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Old 20th December 2011
  #6
Registered User
There are some good stories about the famous chamber builders on the net - worth a google.

Echo chamber - Wikipedia, the free encyclopedia

George Martin has described how he used echo chambers at Abbey Road, and had a lot to do with how they were set up (and recreated them for The Anthology in the mid 90's). He also had his own chambers at AIR studios. In his book "All you need is ears" he describes a lot of his acoustic theory - obviously very important to him.

I believe he used heavy concrete pipes to act as diffusers to make small chambers sound good. We all know that square rooms sound bad, and rectangular rooms have issues. Avoiding parallel walls is a good thing - but not always possible. This is where a large convex surface can break up the geometry and introduce a multitude of different wave length nodes, so sound doesn't get trapped into particular flutter echo resonances but gets more evenly diffused.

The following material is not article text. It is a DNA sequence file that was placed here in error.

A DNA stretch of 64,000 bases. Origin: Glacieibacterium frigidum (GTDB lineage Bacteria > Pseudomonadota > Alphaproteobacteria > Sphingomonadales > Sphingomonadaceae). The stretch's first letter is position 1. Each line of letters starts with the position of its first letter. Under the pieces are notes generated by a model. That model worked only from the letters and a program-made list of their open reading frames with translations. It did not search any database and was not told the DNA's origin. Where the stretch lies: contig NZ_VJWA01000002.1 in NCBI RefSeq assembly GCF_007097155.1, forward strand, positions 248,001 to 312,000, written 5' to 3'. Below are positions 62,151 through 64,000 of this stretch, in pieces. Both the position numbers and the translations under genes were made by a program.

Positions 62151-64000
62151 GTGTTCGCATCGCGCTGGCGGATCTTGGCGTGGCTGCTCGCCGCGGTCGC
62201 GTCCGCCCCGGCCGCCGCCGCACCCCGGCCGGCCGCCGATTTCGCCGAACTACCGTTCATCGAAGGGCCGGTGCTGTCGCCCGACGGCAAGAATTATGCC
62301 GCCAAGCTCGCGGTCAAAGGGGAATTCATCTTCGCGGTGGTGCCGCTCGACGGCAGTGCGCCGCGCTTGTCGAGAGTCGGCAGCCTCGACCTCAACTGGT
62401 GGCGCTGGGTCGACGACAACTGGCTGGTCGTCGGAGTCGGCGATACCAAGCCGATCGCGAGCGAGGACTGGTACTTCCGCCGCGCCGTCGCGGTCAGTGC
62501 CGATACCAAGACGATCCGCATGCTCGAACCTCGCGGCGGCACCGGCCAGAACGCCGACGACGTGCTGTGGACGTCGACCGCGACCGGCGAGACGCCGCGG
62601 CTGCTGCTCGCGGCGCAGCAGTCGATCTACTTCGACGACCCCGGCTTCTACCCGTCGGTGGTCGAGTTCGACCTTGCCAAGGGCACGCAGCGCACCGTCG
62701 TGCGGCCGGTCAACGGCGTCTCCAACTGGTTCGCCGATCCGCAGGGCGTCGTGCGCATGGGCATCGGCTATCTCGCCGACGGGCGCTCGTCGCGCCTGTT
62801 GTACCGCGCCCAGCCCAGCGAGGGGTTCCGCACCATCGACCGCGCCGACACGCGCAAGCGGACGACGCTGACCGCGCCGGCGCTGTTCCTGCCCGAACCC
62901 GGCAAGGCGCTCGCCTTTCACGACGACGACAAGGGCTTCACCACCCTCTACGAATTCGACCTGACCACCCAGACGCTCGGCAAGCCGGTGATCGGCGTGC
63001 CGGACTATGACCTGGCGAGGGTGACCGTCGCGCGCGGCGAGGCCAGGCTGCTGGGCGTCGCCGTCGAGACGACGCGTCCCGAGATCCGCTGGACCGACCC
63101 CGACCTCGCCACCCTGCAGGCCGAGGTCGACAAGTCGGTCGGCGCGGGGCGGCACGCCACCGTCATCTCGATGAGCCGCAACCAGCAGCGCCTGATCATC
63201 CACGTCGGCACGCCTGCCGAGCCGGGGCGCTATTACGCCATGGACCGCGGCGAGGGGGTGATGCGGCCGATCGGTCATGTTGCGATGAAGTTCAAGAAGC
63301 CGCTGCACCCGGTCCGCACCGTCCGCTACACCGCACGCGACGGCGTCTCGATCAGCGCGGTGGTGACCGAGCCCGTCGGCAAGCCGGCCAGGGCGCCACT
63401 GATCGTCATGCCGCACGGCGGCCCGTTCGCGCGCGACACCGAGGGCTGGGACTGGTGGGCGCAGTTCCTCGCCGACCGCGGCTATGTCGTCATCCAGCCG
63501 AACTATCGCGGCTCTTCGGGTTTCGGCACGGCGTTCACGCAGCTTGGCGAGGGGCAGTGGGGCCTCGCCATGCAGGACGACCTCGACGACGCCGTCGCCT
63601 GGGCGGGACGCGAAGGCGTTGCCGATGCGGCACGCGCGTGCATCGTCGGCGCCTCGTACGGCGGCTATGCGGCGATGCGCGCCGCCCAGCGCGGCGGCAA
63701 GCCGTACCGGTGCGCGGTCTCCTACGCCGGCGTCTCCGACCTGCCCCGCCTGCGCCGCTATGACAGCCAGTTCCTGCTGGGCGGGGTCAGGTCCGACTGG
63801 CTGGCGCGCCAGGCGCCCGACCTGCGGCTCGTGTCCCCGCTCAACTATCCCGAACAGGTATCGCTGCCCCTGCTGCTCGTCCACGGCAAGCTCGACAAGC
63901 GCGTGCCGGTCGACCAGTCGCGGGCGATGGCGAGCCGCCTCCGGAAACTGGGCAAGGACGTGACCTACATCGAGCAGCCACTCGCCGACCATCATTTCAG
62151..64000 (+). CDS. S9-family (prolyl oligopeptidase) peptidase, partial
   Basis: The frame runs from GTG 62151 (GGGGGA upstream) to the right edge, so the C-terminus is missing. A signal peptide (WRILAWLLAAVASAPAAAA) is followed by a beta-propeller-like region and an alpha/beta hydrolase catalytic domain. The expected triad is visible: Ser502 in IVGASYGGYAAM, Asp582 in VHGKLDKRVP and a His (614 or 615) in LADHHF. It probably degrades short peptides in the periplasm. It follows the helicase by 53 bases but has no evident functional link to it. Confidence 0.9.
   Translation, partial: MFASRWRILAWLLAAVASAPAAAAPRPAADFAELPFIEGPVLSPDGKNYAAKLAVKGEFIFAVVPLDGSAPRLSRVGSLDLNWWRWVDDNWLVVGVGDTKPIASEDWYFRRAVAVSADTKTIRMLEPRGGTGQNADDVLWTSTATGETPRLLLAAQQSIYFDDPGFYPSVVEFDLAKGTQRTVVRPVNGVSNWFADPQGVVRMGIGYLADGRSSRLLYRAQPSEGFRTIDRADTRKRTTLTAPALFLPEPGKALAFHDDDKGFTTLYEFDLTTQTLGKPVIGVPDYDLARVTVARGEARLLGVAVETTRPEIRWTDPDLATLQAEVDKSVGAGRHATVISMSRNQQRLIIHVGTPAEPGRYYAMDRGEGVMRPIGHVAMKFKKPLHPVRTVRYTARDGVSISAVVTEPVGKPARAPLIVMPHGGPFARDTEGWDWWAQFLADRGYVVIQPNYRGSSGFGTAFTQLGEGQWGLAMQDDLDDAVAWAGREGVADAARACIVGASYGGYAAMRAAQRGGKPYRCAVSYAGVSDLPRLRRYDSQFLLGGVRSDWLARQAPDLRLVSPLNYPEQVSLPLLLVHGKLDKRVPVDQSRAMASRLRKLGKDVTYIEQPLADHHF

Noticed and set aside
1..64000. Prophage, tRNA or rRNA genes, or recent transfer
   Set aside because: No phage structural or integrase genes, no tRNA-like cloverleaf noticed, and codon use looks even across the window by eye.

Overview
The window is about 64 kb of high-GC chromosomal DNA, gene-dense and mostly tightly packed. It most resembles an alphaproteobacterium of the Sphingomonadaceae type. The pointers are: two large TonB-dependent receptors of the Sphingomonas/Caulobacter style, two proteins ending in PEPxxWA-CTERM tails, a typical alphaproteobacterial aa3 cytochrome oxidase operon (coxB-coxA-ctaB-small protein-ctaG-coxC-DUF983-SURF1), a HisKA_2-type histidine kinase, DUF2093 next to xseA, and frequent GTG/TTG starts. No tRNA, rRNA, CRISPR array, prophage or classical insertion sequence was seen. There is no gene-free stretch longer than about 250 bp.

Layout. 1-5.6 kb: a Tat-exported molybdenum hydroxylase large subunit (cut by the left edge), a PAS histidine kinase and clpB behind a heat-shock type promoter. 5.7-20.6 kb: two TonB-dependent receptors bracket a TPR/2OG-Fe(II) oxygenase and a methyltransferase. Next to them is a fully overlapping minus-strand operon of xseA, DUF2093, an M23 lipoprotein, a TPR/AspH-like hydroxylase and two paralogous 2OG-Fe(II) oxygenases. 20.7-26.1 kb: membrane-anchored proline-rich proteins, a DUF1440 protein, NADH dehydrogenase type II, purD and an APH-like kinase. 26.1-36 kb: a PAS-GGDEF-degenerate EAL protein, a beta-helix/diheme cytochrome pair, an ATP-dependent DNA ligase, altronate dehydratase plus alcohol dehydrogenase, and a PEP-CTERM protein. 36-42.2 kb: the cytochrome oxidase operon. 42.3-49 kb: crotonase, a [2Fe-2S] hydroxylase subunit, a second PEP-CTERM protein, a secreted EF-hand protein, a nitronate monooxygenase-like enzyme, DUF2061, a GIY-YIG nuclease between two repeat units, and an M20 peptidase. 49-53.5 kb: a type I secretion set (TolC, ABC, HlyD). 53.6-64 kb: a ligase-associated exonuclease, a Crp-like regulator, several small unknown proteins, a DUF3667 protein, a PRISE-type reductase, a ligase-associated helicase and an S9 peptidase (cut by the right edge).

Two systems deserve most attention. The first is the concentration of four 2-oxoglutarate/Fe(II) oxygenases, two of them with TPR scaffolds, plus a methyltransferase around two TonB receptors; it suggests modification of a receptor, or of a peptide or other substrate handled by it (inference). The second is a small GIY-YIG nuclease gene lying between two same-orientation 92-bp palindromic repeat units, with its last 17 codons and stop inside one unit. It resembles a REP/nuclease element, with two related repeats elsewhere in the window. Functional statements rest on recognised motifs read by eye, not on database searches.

If I was setting up a chamber, I would have a choice of speaker drivers - switchable for different sounds. Probably just mount them on heavy plywood - I see no need to pay for cosmetics. I'm not even sure that it needs to be full range or use a crossover ... I would probably try something like an EV12L or other guitar speakers, because I like the idea of getting some color into a verb - but hifi or monitor speakers could be used.

A good clean, quiet amp to drive them - I hate hiss and hum, which rules out so many amps. I've found Lab Gruppen to be good, but there are plenty to choose from.

Mics - practically anything is going to work - different colors to work with. Considering I tend to want to roll of the highs and lows for reverb, I don't see the need for ruler flat mics or even necessarily condensers.

I would probably prefer a choice of different cheap mics rather than one expensive one ... but i'd be curious about something like an Earthworks QTC omni.

I think you'll just have to use your ears, ultimately.